African’s Warm Heart, Malawi, is beating faster now and the legendary welcome is there for all who wish to experience the unrivalled combination of lake, landscape, wildlife & culture in one of Africa’s most beautiful and compact countries. Recently crowned as one of Lonely Planet’s Best in Travel Top Countries for 2022, Malawi’s tourism is set to return to the upward trajectory it was on pre-pandemic.
This relatively little known gem of this diverse continent has so much to offer; wildlife, culture, adventure, scenery, and of course the third largest lake in Africa. A year-round destination, some even go as far to describe Malawi as the most attractive and complete destination in Africa!
This may seem to be an extravagant claim for such a relatively small country but the truth lies in the unique combination of attractions that Malawi has to offer. Where else will you find such rich cultural interaction and such a genuinely warm welcome in a country at peace with itself? Where else can you experience such a diverse scenic kaleidoscope in such a small area? Here you have central Africa’s highest mountain, vast high plateaux with seemingly limitless views, forests and unspoilt game parks and, the jewel in the crown, Africa’s third largest and most beautiful lake – truly an inland sea. With thrilling safaris now rivalling its neighbours thanks to the sustainable wildlife revolution brought about by Africa Parks, it’s easy to see why Malawi is now proving so popular.
Lake Malawi is the jewel in the crown of the country’s tourist attractions. This is the ‘inland sea’ of the otherwise land-locked Malawi. This vast body of crystal clear freshwater fringed by beaches of golden sand is not only a scenic wonderland but it provides water sport opportunities for those looking for something beyond sun, sand and swimming.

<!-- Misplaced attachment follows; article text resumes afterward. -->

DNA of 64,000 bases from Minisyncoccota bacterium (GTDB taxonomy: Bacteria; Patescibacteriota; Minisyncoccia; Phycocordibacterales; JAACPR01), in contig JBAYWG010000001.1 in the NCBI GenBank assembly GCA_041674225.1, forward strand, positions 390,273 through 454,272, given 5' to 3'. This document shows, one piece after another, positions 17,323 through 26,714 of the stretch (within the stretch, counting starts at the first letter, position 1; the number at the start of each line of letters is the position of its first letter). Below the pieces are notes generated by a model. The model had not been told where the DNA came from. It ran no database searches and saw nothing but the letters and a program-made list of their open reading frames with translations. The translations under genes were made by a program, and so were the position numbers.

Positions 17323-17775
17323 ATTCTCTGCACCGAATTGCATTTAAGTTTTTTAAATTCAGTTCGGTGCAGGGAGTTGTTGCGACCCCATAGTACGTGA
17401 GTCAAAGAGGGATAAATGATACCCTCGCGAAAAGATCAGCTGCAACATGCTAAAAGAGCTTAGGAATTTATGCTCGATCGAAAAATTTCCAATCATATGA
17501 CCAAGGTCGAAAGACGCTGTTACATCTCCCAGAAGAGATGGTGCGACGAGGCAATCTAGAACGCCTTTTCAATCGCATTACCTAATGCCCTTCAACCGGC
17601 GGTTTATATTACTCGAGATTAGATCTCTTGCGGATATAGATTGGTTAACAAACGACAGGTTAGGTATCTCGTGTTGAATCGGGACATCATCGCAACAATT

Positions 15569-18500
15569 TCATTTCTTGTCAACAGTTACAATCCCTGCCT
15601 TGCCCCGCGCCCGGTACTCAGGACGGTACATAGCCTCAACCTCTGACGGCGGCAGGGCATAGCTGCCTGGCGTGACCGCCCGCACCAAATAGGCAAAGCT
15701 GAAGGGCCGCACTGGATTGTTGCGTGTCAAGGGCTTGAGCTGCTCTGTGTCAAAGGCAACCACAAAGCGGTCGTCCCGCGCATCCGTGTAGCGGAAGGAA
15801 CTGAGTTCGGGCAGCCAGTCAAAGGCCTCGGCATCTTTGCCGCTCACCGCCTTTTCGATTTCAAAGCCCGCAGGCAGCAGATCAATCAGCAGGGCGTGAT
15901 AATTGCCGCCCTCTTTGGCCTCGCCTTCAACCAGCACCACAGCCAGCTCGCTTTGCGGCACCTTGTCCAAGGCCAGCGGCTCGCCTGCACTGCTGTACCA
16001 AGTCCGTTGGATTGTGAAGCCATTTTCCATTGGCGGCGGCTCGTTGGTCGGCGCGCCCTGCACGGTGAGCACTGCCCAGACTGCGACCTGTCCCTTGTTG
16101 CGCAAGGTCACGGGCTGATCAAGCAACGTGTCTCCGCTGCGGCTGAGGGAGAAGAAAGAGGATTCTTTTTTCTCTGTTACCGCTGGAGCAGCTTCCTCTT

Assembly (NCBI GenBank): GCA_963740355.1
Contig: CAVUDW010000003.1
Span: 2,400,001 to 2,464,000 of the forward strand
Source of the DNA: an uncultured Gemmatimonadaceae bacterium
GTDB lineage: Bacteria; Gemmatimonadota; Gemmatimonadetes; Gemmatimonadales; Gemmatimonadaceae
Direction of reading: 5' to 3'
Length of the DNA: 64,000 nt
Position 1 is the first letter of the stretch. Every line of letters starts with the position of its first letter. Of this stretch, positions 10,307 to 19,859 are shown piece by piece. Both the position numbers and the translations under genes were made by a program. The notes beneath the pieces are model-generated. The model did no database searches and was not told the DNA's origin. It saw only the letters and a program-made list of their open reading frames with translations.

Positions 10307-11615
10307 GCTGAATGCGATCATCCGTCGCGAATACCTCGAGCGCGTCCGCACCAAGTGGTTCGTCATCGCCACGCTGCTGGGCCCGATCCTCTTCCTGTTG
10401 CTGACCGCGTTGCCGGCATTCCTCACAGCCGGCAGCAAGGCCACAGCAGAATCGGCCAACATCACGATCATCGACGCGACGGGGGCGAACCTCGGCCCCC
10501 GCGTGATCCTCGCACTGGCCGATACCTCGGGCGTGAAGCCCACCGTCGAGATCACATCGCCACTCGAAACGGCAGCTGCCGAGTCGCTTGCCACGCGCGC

As one of the first Europeans to set eyes on the Lake Malawi over 150 years ago, the missionary-explorer Dr David Livingstone christened it the ‘Lake of Stars’.
Malawi’s greatest asset is its people. They are wonderfully friendly and warmly welcoming. All visitors are met with smiles and a truly genuine and long-lasting welcome. Most of the population is rural, living largely in fascinating traditional villages.
All travel in Malawi will include some element of cultural experience and that often becomes the highlight of any visit. This is not so much colourful singing and dancing performances , but more about natural interaction with local people that allow visitors to learn about daily life in Africa, and to make friends across continents.
Resting on the banks of the Lilongwe River, the sprawling, bustling city of Lilongwe serves as the capital of Malawi. It is the largest city in Malawi and is the economic and transport hub of the country. It features thriving markets, lush green spaces, and rich cultural heritage.
Boasting plenty of animals including hippos, kudu, elephants, crocodiles and elephants, and even black rhino, the park has become one of Malawi’s premier wildlife-viewing destinations. The birding opportunities here are excellent and a favourite sighting among birdwatchers is the Pel’s fishing owl.
Sprawling across 700 square kilometres of the Great African Rift Valley, Majete Wildlife Reserve’s undulating terrain incorporates grassy plains, riverside groves and forests of marula, acacia and leadwood interspersed with palms and the occasional baobab tree.
Located on the southern shore of Lake Malawi at the tip of the Nankumba Peninsula, Cape Maclear is a little resort town surrounded by mountains and set within Lake Malawi National Park. This town features an array of beachside bars and local restaurants in a spectacularly scenic setting of golden sand beaches lapped by dazzling turquoise water. Cape Maclear is a Robinson-Crusoe paradise, making it a sought after tourist destination.
Located between Blantyre and Mount Mulanje in what is arguably the most beautiful region of Malawi, the town of Thyolo serves as the administrative capital of the Thyolo District. The area is best known for its historical tea and coffee estates, some of which date back as far as the early 1900s. With its tidy landscape of undulating hills and immaculately kept tea and coffee estates, the Thyolo area is a pleasure to explore whether by bike, vehicle, or on foot.
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